Saudi Arabia announced on Monday that it plans to stop signing contracts with foreign companies that don’t have their Mideast headquarters in the kingdom, state-run media reported, a bold move that could escalate business competition in the region.
The decision, to take effect on Jan 1. 2024, aims to solicit foreign investment, increase efficiency of state spending and boost local employment, according to an anonymous official quoted by the state-run Saudi Press Agency. The rule applies to foreign companies that deal with government agencies, institutions and funds.
The step could put Saudi Arabia at odds with Dubai considered the region’s commercial and tourism hub. The freewheeling city in the United Arab Emirates long has served as the headquarters for most big companies operating in the oil-rich Persian Gulf.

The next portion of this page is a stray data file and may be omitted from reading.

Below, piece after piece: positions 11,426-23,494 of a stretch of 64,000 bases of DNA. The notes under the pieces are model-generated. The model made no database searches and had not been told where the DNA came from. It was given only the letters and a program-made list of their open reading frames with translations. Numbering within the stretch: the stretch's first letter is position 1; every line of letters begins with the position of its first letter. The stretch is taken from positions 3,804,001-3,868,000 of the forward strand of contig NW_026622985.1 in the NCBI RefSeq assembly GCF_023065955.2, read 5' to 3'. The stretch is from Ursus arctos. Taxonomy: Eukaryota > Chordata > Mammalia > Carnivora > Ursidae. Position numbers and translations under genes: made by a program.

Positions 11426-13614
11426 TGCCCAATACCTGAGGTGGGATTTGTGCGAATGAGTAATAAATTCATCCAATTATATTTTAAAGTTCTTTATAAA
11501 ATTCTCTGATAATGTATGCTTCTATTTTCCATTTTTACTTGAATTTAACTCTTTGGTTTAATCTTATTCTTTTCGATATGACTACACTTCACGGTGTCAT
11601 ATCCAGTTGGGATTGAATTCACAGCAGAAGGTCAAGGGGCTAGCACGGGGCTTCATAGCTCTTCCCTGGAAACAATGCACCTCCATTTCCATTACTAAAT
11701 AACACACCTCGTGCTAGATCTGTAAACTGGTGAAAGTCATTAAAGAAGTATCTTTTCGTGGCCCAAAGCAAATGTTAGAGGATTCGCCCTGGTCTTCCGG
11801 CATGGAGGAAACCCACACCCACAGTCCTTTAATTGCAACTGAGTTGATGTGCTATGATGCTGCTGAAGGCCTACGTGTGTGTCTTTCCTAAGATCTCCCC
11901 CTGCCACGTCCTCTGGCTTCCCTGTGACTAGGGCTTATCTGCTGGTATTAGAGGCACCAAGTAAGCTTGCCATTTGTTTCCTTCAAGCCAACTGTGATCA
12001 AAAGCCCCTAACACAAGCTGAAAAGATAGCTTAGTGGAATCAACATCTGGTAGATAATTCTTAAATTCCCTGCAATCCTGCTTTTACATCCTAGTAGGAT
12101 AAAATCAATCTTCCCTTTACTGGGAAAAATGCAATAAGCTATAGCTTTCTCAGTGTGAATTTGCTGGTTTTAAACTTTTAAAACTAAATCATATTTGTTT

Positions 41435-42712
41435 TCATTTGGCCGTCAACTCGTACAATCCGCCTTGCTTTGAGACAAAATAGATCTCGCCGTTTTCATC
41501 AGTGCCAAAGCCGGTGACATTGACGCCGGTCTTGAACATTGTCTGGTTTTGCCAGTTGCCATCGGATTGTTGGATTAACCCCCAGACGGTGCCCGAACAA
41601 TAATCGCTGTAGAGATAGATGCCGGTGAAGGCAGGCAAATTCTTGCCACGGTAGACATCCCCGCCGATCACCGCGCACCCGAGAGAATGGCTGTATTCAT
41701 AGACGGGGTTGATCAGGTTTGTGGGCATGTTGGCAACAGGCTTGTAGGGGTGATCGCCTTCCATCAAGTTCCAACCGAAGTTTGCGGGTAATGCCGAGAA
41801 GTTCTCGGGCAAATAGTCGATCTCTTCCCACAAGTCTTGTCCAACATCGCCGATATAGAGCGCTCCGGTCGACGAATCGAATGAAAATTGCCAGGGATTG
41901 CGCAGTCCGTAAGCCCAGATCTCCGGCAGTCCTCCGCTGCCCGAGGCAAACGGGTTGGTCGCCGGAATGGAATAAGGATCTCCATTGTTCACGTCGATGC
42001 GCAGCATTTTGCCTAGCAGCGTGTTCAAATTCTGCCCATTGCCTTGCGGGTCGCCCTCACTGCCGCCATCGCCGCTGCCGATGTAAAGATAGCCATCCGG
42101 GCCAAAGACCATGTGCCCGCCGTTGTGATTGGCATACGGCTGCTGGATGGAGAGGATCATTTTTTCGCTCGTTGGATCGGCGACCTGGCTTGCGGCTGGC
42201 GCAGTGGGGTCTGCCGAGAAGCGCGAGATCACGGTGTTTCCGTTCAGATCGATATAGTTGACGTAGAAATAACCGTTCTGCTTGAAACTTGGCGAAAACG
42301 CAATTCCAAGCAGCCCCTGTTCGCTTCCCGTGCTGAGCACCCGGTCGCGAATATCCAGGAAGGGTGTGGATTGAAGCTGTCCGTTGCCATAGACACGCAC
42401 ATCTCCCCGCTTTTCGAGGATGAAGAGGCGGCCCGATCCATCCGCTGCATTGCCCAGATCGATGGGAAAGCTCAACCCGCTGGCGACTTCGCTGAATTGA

Amid the collapse of global oil prices, Crown Prince Mohammed bin Salman has promoted efforts to overhaul the Saudi economy and liberalize its society in preparation for a future less dependent on oil.
During the government’s high-profile investment conference, the Future Investment Initiative, held last month, 24 foreign companies announced their intent to move their regional headquarters to the Saudi capital of Riyadh, the SPA report said, without offering specifics.
The decision “will not affect any investor’s ability to enter the Saudi market,” the report added, noting that further measures will emerge throughout the year.
The wealthy kingdom has historically relied on vast oil reserves and state spending to power the country and subsidize the lives of most Saudi citizens on the government payroll. But in recent years, Prince Mohammed has sought to revamp the economy by building up tourism, entertainment and even a futuristic city in the desert called “Neom” under a grand plan called Vision 2030.